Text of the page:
OAPs scammed by ‘bank call’ conman

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CON artists stole thousands of pounds from pensioners in Edinburgh after tricking them into handing over their bank cards and pin numbers by convincing them they had already been the victim of a fraud.

The fraudsters have targeted at least three elderly victims in the Capital, phoning them up and pretending to be from their bank before arranging for their card and pin to be collected by a courier.

An hour later, the “courier” turned up at their homes before cash was then withdrawn from ATM machines or expensive purchases were made with the cards in stores.

Among the victims was an 88-year-old man who lost a four-figure sum while an 81-year-old woman also had a four-figure amount stolen from her.

The man who collected the cards, is described as an Asian male, 25 to 30-years-old, 5ft 11in tall, with a medium build and a gap between his bottom front teeth. He was wearing a black jacket.

Detective Constable Trish Wallace, from Craigmillar police station, said: “We believe this scam may also have been carried out elsewhere so we are looking into possible links.

“It appears that they are targeting elderly people, but we are still trying to determine whether they were found through cold-calling.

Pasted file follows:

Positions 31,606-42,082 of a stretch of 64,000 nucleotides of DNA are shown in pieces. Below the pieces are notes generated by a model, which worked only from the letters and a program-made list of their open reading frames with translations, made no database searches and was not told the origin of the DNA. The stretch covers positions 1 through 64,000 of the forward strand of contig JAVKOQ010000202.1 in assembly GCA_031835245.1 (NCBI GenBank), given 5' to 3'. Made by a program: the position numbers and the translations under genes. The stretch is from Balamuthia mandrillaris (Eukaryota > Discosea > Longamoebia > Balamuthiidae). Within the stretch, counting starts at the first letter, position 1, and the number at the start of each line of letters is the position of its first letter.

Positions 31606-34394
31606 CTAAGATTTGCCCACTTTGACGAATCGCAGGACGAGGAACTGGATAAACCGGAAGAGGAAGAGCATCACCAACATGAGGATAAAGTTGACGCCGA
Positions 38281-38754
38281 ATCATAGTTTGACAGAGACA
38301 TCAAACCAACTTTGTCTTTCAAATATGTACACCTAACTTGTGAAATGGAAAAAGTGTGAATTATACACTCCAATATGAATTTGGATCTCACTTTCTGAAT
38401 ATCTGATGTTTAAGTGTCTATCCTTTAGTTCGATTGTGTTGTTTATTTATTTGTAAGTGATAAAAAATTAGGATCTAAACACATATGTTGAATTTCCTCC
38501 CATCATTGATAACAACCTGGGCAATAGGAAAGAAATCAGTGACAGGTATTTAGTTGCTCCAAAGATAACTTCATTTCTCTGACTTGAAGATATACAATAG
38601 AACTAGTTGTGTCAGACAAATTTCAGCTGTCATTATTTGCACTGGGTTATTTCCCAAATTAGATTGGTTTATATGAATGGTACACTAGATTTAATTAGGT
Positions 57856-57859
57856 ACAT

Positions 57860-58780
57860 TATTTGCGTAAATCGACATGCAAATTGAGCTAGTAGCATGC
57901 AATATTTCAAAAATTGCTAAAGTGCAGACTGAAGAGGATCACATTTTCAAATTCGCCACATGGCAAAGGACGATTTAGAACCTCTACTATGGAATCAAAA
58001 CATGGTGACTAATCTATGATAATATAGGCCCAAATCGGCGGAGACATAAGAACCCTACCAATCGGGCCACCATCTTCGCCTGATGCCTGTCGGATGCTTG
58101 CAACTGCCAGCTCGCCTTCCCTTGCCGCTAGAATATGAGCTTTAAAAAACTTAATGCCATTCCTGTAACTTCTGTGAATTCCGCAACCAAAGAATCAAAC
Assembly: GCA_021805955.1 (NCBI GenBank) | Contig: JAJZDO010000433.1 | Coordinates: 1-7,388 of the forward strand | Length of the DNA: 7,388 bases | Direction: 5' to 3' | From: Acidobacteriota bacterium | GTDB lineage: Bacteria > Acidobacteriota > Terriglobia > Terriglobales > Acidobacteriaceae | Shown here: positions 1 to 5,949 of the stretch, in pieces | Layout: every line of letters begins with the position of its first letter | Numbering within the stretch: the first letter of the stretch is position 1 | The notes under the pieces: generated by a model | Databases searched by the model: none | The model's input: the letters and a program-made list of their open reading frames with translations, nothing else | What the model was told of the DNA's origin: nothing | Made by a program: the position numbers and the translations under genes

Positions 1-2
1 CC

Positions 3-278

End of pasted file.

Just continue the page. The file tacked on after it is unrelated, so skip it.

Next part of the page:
“We would ask anyone who believes that they may have received a call from these people to contact police.

“The victims have been left extremely distressed. There is the possibility that there are more victims out there and we would encourage them to get in touch.”

On May 9, an 88-year-old man from the Groathill area followed the instructions of the fraudster, and later discovered that a four-figure sum had been taken from his account.

In early August, an 80-year-old woman from the Braids area was also defrauded of a three-figure sum from her account before an 81-year-old woman from the Roseburn area reported a four-figure sum having been stolen from her account after she handed her card over to a courier.

Another elderly woman contacted police on Saturday after receiving a similar phone call.

She declined to provide her card and was not defrauded.

DC Wallace added: “We are working to determine whether the courier is working alone, or whether there are more individuals involved.

“The caller appears to have been plausible in what they said to the victims, and the victims believed they were talking to their bank.

“Our advice would be to never give pin number or personal information over the phone.

“If you are unsure about who is calling, hang up and phone the bank back directly yourself.

“If you have any suspicions about who is calling then contact police.”